”Artsy and hippie-ish El Bolson”, says Lonely Planet, “is about as close to Berkeley, California as you can get in Argentina”. There is indeed an unmistakably organic or “granola” vibe to the place and it attracts alternate life-stylers not just from Argentina but from around the world. You get the feeling that if ever there was a South American “Woodstock” this would be the venue. We didn’t stay long enough to do a deep dive into the place but did enjoy its local artists markets and laid back feel in the few days we spent there.
We’d also been looking forward to a pit stop just north of El Bolson at the home of an expat German couple who have a long history of overlanding themselves and now provide an invaluable service arranging South American vehicle insurance for people like ourselves with foreign vehicles. We had some documents to collect, wanted to meet them in person, and were glad to be able to spend a night chatting and camping on their farm. They live by a river in a beautiful secluded valley – first time we can recall in South American not being woken by barking dogs and roosters crowing that seems to be the norm around most South American campsites.
Just two hours north of El Bolson lies San Carlos de Bariloche ( “Bariloche” as it’s more widely known ) – despite the proximity the two cities share almost nothing else in common ( well, they do both have ski hills nearby ). Bariloche is an upscale, architecturally heavily German/Swiss influenced resort city that draws wealthy Argentines ( and others ) to its picturesque setting on Lake Nahuel Huapi. Summer and winter the place is packed, the day we arrived being no exception. Very lucky to get a spot in one of the few campgrounds with space available and never have we seen so many people, cars, bikes, motorbikes and camping vehicles compressed into such a small space. May have to start making reservations ( ughh ! ).
Had a few administrative and routine vehicle things to attend to while there but after dealing with that it was nice to simply enjoy wandering the city and exploring the surrounding lakes. The views were beautiful no matter where you looked.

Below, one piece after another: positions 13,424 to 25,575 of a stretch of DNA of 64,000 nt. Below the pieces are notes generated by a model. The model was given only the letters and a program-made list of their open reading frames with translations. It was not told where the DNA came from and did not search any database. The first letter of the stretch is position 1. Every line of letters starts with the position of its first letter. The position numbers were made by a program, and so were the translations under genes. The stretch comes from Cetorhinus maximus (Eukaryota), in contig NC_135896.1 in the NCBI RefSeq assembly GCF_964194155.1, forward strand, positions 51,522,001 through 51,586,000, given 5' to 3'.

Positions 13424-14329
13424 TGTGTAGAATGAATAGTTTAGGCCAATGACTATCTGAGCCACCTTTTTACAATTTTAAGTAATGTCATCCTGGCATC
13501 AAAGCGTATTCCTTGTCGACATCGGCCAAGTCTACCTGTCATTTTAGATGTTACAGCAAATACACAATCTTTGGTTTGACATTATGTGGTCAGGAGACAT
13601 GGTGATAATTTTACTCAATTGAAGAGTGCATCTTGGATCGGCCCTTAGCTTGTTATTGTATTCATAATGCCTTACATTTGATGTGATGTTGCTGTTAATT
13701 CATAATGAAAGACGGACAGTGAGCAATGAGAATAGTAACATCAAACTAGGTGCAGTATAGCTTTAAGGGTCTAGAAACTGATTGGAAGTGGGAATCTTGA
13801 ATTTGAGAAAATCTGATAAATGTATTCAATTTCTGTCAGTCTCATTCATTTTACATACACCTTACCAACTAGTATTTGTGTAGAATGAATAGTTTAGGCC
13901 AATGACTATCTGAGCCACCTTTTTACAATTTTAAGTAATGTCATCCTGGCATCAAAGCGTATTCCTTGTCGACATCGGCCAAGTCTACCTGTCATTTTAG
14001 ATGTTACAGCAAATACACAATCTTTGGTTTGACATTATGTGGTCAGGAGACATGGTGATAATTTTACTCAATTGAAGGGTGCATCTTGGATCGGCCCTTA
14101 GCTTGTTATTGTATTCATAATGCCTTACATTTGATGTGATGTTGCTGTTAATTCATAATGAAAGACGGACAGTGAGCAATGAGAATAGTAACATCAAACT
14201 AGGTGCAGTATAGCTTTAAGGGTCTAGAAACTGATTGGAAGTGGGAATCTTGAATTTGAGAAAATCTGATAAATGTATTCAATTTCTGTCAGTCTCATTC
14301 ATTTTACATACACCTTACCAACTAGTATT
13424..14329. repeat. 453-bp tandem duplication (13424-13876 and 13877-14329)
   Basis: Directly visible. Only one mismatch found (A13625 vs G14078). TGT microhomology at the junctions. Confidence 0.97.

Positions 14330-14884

Given the history of German immigration to the area it’s probably no surprise that at least one ( and likely more ) famous Nazi fugitive settled here after the war. Especially well known in Bariloche is the story of Erich Priebke, an SS officer, who lived freely in the city for almost 50 years until his identity and whereabouts were uncovered by an American ABC journalist in the 90’s. He went on to live to 100, dying only in 2013. The first impromptu interaction between the journalist, Sam Donaldson, and Priebke was recorded and makes for astonishing viewing. It’s short, but powerful- check it out here.
While Bariloche is the southern end of the 7 Lakes circuit, the lakes extend all the way up to San Martin de Los Andes further north on Route 40. On the way is beautiful Villa La Angostura where we stopped for a couple of nights. Much smaller and thus more walkable than Bariloche it is no less popular and the streets there were also filled with holidaying Argentines. This area must surely be one of the most popular destinations in the country. While camping there we met a couple of Brazilian families ( seems to be a lot of them in Argentina ) and had a great chance to chat with two young ( 18 year old ) Argentine lads who jumped at the chance to practice their ( already excellent ) English – they gave us an interesting perspective on the country, it’s opportunities, it’s struggles and it’s political and economic challenges. These were two very worldly and well educated young guys and it was educational for us just to make their acquaintance.
Sometimes travel is about the places you go and sometimes it’s the interesting folks you meet. This past week we were fortunate to have a generous amount of both !